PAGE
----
Results: At 18 months, 31 children were atopic and 118 non–atopic. Children who developed atopic disease had a higher CD4 expression (mean fluorescence intensity, MFI) on CD4+CD3+ lymphocytes at birth and at 3 months, particularly as compared with non–atopic children without AFH. Furthermore, the CD3 expression on CD3+CD45+CD14– lymphocytes increased more slowly with age in children with double atopic heredity, as compared with children with no or only one atopic family member.

    Conclusions: The higher expression of the CD4 receptor in early infancy in children who developed atopic disease compared with non–atopics suggests a delayed expression in T–helper cells. Children with a strong AFH had a slower increase in the expression of CD3, indicating a delayed T–cell maturation.

  • 23.
    Azerkan, Leila
    et al.
    Linköping University, Department of Biomedicine and Surgery, Cell biology. Linköping University, Faculty of Health Sciences.
    Bengtsson, Per
    Linköping University, Department of Biomedicine and Surgery, Cell biology. Linköping University, Faculty of Health Sciences.
    Tømmerås, Karin
    Linköping University, Department of Biomedicine and Surgery, Cell biology. Linköping University, Faculty of Health Sciences.
    Li, Zhao-Qi
    Linköping University, Department of Biomedicine and Surgery, Cell biology. Linköping University, Faculty of Health Sciences.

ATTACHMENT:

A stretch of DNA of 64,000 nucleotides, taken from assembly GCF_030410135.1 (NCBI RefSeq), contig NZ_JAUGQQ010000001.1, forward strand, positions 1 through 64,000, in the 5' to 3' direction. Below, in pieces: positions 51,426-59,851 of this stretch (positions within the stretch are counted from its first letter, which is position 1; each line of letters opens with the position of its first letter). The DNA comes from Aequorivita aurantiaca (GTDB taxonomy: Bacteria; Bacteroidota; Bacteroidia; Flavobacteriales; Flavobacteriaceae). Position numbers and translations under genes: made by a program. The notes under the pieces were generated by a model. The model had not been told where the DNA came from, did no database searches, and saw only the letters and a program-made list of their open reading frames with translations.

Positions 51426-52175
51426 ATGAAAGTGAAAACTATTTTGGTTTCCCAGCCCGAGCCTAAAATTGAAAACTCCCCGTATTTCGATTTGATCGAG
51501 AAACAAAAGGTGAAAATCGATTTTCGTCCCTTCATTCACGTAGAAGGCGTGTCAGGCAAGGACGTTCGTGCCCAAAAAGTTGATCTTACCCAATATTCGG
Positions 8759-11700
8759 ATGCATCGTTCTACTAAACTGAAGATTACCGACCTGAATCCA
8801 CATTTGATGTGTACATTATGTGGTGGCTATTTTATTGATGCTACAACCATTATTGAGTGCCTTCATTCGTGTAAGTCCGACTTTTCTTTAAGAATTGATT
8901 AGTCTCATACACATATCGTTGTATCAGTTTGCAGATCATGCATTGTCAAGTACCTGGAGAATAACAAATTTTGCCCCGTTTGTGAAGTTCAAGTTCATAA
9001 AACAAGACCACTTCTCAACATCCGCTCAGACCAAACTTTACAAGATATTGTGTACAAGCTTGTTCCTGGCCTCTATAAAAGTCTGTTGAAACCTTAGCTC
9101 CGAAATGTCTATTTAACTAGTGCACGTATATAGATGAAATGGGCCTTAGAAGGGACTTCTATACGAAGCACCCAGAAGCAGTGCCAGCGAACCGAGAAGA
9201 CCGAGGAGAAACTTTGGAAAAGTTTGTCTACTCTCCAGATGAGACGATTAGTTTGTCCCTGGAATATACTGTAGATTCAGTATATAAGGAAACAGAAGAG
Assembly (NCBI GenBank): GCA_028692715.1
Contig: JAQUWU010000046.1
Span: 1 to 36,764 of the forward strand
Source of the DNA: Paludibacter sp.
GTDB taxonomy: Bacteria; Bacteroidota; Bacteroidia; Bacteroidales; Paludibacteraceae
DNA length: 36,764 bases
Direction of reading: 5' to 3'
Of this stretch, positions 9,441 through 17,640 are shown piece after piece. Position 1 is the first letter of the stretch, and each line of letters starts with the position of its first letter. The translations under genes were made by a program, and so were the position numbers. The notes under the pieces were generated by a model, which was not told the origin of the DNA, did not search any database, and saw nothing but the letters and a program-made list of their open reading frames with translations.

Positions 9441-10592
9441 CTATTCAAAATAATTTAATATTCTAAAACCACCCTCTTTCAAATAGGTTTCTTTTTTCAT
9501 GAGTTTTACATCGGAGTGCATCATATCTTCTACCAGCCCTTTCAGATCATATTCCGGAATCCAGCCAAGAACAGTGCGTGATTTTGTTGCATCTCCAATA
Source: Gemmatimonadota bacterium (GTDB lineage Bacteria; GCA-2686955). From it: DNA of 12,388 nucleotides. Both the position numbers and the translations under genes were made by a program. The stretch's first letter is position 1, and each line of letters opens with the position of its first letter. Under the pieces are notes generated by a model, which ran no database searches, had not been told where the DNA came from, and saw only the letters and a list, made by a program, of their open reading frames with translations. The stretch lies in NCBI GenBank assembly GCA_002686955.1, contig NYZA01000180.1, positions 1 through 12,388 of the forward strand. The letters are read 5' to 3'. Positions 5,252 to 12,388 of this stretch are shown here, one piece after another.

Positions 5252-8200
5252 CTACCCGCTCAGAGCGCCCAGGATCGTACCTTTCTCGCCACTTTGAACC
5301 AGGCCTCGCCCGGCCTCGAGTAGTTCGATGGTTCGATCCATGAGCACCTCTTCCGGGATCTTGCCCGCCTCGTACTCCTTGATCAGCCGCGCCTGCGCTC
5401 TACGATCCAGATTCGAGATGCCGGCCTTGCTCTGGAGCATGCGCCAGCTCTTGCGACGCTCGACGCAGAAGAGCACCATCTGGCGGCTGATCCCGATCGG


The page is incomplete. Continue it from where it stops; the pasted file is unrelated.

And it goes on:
Mårdh, Sven
    Linköping University, Department of Biomedicine and Surgery, Cell biology. Linköping University, Faculty of Health Sciences.
    Characterization of oxyntic glands isolated from the rat gastric mucosa2001In: Comparative Biochemistry and Physiology A, ISSN 1095-6433, E-ISSN 1531-4332, Vol. 128, no 2, p. 349-357Article in journal (Refereed)
    Abstract [en]

    A simple and reproducible method for isolating oxyntic glands from the rat gastric mucosa was developed. The mucosa was incubated with pronase and EGTA, and then treated mechanically to release glands that were separated from single cells by sedimentation. Parietal cells were identified by immunostaining using a monoclonal antibody against H,K-ATPase. The glandular cells appeared morphologically intact. By careful control of the conditions of gland isolation, long glandular structures comprising hundreds of cells surrounding the lumen were obtained. Intraperitoneal injection of Br-deoxyuridine in the rat 1.5 h before the isolation procedure resulted in glands with a labeling of cells in their neck region. The glands were viable, as demonstrated by their ability to respond to various hormones. Histamine dose-dependently stimulated the acid formation which was measured as the accumulation of [14C]aminopyrine. At 100 microM histamine the accumulation was increased 5-10-fold. At 100 nM, pentagastrin potentiated the histamine stimulated accumulation by approximately 40% but pentagastrin alone did not stimulate. The oxyntic glands obtained by the present procedure appear useful for studies on cell physiology, including regulation of acid secretion, cellular interactions, and possibly also differentiation and proliferation mechanisms since long glandular fragments that contained the proliferative zone could be isolated.

  • 24.